My father, who was a general practitioner before he retired, was with me when we heard the official report of the neurologist. Afterwards, sitting in the car, he had to digest the fact that both his son and daughter had multiple sclerosis. I said to him, "Well, I've been told today there's lots of things I cannot do, but drinking isn't one of them." And off we went for a glass of wine... or two.

My name is Francine and I'm an independent company lawyer working in The Netherlands for brands like Red Bull. It was my brother, who lives in the US, who first told me about this new treatment called Ocrevus. I had already started emailing doctors in The Netherlands to find out if it was available when I saw Sjaak Vink on the Dutch current affairs TV show Buitenhof talking about the EMA (European Medicine Agency) delays with approving Ocrevus. I immediately reached out to TheSocialMedwork and they advised me on how I could begin the process of importing it for my personal use. At the same time I was also corresponding with Roche - the manufacturer of Ocrevus - who were very helpful and told me that the medicine had received a 'positive advice' decision from the EMA and was awaiting European Commission approval.

The most difficult part for me was not finding the medicine, but finding a doctor and hospital that would administer it. Luckily, I found a neurologist at MC Zuiderzee hospital, Dr Tans, who was going to help me. The morning of my meeting with him something amazing happened - Ocrevus was approved! This changed everything and Dr Tans and the hospital did an amazing job preparing everything rapidly. The official reimbursement for the medicine would only start from the 1st March, but I decided to move ahead in February and receive the first treatment, and as far as we know I was the first person in The Netherlands to receive an infusion of Ocrevus as an approved medication.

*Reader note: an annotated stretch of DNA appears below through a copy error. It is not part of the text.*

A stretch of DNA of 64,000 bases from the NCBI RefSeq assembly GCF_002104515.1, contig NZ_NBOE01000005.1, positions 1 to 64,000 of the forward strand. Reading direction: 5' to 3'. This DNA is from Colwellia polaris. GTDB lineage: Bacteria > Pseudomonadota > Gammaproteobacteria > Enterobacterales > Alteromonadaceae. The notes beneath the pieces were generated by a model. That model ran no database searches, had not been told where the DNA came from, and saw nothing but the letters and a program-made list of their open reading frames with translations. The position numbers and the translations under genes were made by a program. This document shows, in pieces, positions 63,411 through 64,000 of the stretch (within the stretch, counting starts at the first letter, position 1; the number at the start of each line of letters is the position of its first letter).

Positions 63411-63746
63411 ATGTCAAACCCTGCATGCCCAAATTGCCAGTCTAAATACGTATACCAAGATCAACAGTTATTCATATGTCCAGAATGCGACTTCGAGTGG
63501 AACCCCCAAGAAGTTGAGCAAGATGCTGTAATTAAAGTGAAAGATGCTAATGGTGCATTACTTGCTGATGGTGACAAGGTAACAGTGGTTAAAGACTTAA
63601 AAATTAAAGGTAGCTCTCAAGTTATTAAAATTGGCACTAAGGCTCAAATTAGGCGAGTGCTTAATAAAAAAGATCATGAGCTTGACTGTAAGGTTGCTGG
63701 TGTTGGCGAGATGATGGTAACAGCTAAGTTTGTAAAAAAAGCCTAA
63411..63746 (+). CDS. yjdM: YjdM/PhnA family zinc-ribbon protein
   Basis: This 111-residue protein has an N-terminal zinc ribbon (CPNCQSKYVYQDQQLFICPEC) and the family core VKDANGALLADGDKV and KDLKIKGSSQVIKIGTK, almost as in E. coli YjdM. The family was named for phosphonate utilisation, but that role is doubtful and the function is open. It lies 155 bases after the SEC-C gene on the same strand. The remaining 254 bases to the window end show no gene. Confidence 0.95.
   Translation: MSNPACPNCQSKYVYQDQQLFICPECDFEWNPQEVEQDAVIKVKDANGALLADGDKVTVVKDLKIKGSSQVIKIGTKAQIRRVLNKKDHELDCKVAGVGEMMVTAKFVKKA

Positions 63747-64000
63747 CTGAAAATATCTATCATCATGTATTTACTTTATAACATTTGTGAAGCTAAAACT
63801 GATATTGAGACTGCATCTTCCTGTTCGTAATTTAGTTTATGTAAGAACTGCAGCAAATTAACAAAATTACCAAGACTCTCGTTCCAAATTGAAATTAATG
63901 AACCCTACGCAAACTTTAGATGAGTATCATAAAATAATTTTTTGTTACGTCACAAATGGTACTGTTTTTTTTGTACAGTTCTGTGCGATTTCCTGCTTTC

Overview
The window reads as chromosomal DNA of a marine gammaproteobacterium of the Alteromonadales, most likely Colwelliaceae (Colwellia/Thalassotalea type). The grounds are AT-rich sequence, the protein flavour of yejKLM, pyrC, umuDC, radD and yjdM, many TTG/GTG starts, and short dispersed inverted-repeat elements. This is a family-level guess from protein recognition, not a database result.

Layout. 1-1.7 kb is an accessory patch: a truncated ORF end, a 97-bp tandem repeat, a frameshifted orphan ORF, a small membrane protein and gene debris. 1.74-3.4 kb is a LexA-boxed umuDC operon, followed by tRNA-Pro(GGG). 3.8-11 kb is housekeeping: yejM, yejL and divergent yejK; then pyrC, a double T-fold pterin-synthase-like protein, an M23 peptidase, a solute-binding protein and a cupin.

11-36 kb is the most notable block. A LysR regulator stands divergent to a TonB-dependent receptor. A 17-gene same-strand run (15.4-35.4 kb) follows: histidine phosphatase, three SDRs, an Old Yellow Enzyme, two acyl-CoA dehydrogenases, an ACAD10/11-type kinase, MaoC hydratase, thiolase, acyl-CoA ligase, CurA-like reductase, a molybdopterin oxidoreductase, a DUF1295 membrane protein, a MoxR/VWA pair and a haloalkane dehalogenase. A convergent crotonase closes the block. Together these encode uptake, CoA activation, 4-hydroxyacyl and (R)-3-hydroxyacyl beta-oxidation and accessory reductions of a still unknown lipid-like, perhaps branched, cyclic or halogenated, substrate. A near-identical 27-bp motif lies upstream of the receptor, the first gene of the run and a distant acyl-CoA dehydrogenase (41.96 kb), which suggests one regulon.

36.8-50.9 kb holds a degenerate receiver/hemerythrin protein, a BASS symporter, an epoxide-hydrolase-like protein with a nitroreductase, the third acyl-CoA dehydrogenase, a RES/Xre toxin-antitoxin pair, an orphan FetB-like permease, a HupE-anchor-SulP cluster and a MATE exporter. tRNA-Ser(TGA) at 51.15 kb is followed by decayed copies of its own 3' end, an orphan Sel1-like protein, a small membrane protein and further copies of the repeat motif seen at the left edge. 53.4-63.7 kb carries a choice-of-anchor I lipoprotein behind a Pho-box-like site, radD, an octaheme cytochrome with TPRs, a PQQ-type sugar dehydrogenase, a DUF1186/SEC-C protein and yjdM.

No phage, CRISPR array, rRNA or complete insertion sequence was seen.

What would I say to other patients? You need to keep moving forward. Think what you can do, not what you can't. I'm a lawyer with my own practice and I have been restricted from doing things, but there's always a way. Also, there's a big difference in talking to equals, rather than to 'normal' people. What I mean is, it's great to talk with people who understand your limitations but remain positive and encourage you. Lastly, having a great medical team around does make a huge impact - the MC Zuiderzee in Lelystad is now a specialist centre for Ocrevus support.

My journey involved a lot of people standing up and speaking out. I was surprised that The Netherlands, that Europe, was so far behind the USA in approving this medicine. That's very sad. It's approved in Switzerland but not here. It makes you a bit ashamed. I want us to be leading the world.